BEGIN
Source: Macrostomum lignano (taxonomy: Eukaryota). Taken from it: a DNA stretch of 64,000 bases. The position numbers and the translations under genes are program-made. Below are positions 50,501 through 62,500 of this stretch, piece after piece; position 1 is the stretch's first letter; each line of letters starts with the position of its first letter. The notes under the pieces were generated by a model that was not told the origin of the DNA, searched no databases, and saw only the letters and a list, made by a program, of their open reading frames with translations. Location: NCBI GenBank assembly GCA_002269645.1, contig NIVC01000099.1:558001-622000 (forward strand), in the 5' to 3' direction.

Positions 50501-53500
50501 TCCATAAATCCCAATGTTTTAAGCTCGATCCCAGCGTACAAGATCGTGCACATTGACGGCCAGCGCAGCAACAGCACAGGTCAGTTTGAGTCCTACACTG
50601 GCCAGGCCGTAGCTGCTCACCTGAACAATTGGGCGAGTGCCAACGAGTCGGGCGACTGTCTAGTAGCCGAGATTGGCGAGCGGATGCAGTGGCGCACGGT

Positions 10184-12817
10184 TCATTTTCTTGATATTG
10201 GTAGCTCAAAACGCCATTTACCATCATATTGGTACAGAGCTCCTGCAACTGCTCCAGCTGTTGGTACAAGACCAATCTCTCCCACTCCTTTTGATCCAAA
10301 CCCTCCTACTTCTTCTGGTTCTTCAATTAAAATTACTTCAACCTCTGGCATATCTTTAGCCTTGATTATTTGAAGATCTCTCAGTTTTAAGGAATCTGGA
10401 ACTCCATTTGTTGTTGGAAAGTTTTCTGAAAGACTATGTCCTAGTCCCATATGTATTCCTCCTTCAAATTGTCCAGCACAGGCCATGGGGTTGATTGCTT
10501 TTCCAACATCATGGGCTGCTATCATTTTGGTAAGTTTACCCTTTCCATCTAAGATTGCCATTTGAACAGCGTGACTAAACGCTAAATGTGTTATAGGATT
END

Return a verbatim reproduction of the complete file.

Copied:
Source: Macrostomum lignano (taxonomy: Eukaryota). Taken from it: a DNA stretch of 64,000 bases. The position numbers and the translations under genes are program-made. Below are positions 50,501 through 62,500 of this stretch, piece after piece; position 1 is the stretch's first letter; each line of letters starts with the position of its first letter. The notes under the pieces were generated by a model that was not told the origin of the DNA, searched no databases, and saw only the letters and a list, made by a program, of their open reading frames with translations. Location: NCBI GenBank assembly GCA_002269645.1, contig NIVC01000099.1:558001-622000 (forward strand), in the 5' to 3' direction.

Positions 50501-53500
50501 TCCATAAATCCCAATGTTTTAAGCTCGATCCCAGCGTACAAGATCGTGCACATTGACGGCCAGCGCAGCAACAGCACAGGTCAGTTTGAGTCCTACACTG
50601 GCCAGGCCGTAGCTGCTCACCTGAACAATTGGGCGAGTGCCAACGAGTCGGGCGACTGTCTAGTAGCCGAGATTGGCGAGCGGATGCAGTGGCGCACGGT

Positions 10184-12817
10184 TCATTTTCTTGATATTG
10201 GTAGCTCAAAACGCCATTTACCATCATATTGGTACAGAGCTCCTGCAACTGCTCCAGCTGTTGGTACAAGACCAATCTCTCCCACTCCTTTTGATCCAAA
10301 CCCTCCTACTTCTTCTGGTTCTTCAATTAAAATTACTTCAACCTCTGGCATATCTTTAGCCTTGATTATTTGAAGATCTCTCAGTTTTAAGGAATCTGGA
10401 ACTCCATTTGTTGTTGGAAAGTTTTCTGAAAGACTATGTCCTAGTCCCATATGTATTCCTCCTTCAAATTGTCCAGCACAGGCCATGGGGTTGATTGCTT
10501 TTCCAACATCATGGGCTGCTATCATTTTGGTAAGTTTACCCTTTCCATCTAAGATTGCCATTTGAACAGCGTGACTAAACGCTAAATGTGTTATAGGATT